The opinion of the court was delivered by: Spain, J.P.
Calendar Date: September 17, 2009
Before: Spain, J.P., Rose, Lahtinen, Malone Jr. and Kavanagh, JJ.
Appeals (1) from a judgment of the Supreme Court (Mulvey, J.), entered April 4, 2008 in Tompkins County, ordering, among other things, equitable distribution of the parties' marital property, upon a decision of the court, and (2) from an order of said court, entered June 20, 2008 in Tompkins County, which partially denied plaintiff's motion for reconsideration.
In July 2004, plaintiff commenced the instant action for divorce. The parties were married in the Republic of Zambia in 1975, where defendant became a professor at, and eventually dean of, the University of Zambia Law School. During this period, four daughters were born to the parties and plaintiff worked as a dental technician. In 1986, the family moved to Vienna, Austria where defendant took a position with the United Nations and plaintiff devoted her energies to the care of the children and support of defendant's career. In 1996, defendant joined the faculty at Cornell Law School and the family moved to the City of Ithaca, Tompkins County where plaintiff was first employed part time in a retail store and eventually as a full-time counselor at a local agency which provides assistance to people with special needs.
Marital assets include separate retirement accounts, the marital dwelling in Ithaca, real property in England and South Africa and real estate holdings and business interests in Zambia. Marital debt consists of the mortgage on the marital dwelling, credit card balances and balances on a number of loans taken out in defendant's name that are related to the high cost of educating their children over the years, expenses which continue to accumulate. The children have been educated at expensive private schools and Ivy League colleges, and all but the youngest -- who was still in college at the time of the trial -- have obtained graduate degrees.
Following a trial, Supreme Court ordered, among other things, an award of two separate parcels of real estate in Zambia -- one each -- to defendant and plaintiff, the sale of all remaining real estate -- including the marital dwelling -- with the proceeds to be a divided equally between the parties, along with the remainder of the parties' marital assets, maintenance of $3,000 per month for five years to plaintiff, and the remainder of their marital debt and all plaintiff's counsel fees to be paid by defendant. On a motion by plaintiff for reconsideration, the court found that an additional piece of Zambian real estate was marital property, ordered the sale of all Zambian real estate by January 1, 2009 and awarded plaintiff 50% of the marital portion of any preretirement death benefit payable from defendant's pension account (see Kazel v Kazel, 3 NY3d 331, 335 ), but otherwise denied the motion. Plaintiff now appeals from both the April 2008 judgment of divorce and the June 2008 order partially denying reconsideration.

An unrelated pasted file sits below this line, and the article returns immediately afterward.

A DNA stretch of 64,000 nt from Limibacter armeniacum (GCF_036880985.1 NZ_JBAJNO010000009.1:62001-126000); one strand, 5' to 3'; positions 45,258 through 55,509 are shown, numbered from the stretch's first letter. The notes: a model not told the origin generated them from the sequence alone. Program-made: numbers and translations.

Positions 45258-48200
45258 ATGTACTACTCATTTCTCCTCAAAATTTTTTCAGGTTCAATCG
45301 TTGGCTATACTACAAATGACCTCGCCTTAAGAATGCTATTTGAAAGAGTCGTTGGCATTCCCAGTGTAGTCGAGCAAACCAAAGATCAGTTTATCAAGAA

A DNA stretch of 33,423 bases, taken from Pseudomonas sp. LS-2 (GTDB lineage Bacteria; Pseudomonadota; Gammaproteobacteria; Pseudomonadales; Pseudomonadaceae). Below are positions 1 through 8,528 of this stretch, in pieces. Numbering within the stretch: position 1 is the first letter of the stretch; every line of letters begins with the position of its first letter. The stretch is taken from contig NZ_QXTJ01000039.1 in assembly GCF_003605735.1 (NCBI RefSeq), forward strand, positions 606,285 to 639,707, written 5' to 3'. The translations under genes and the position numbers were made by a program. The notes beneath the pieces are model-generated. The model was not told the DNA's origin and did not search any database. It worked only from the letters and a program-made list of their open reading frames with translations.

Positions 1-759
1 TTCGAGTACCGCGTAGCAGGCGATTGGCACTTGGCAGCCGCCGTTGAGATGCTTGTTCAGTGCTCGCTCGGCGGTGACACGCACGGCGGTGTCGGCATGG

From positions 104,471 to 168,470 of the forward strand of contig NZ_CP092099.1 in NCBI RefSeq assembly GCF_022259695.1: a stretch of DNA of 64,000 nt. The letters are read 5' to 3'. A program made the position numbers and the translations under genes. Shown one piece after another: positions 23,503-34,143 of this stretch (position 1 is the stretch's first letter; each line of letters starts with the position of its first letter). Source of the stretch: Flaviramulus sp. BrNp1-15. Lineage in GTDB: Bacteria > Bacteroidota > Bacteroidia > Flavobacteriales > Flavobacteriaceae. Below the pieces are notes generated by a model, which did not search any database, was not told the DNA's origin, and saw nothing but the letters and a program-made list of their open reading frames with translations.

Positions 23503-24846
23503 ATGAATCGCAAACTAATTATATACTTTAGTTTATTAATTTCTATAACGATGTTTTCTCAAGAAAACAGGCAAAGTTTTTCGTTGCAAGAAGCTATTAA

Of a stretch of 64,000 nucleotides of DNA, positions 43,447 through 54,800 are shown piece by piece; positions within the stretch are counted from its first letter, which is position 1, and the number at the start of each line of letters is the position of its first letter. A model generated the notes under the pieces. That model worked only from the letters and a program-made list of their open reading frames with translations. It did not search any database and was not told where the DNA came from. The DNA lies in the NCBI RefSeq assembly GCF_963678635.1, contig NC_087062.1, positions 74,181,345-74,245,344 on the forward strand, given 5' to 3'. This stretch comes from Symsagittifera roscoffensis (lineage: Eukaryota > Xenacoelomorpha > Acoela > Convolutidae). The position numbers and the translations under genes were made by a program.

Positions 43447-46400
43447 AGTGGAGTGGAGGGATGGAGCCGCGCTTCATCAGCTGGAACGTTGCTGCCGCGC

Upon our review of the full record before us, we find merit in plaintiff's major contention that Supreme Court's award of maintenance in the amount of $3,000 per month for a period of five years was insufficient. The amount and duration of maintenance is an issue generally left to the sound discretion of the trial court (see Schwalb v Schwalb, 50 AD3d 1206, 1210 ; Burtchaell v Burtchaell, 42 AD3d 783, 784-785 ; Carman v Carman, 22 AD3d 1004, 1008 ; Sperling v Sperling, 165 AD2d 338, 341 ) based upon the enumerated factors set forth in Domestic Relations Law § 236 (B) (6) (a), as well as the predivorce standard of living of the recipient spouse (see Hartog v Hartog, 85 NY2d 36, 50-51 ; Quinn v Quinn, 61 AD3d 1067, 1071 ; Bean v Bean, 53 AD3d 718, 723 ). Maintenance is appropriate where, among other things, the marriage is of long duration, the recipient spouse has been out of the work force for a number of years, has sacrificed her or his own career development or has made substantial non-economic contributions to the household or to the career of the payor (see Lorenz v Lorenz, 63 AD3d 1361, 1362 ; Holterman v Holterman, 307 AD2d 442, 442 , affd 3 NY3d 1 ; Semans v Semans, 199 AD2d at 793). The fact that a wife has the ability to be self-supporting by some standard of living does not mean that she is self-supporting in the context of the marital standard of living (see Hartog v Hartog, 85 NY2d at 36; see also Summer v Summer, 85 NY2d 1014, 1016 ).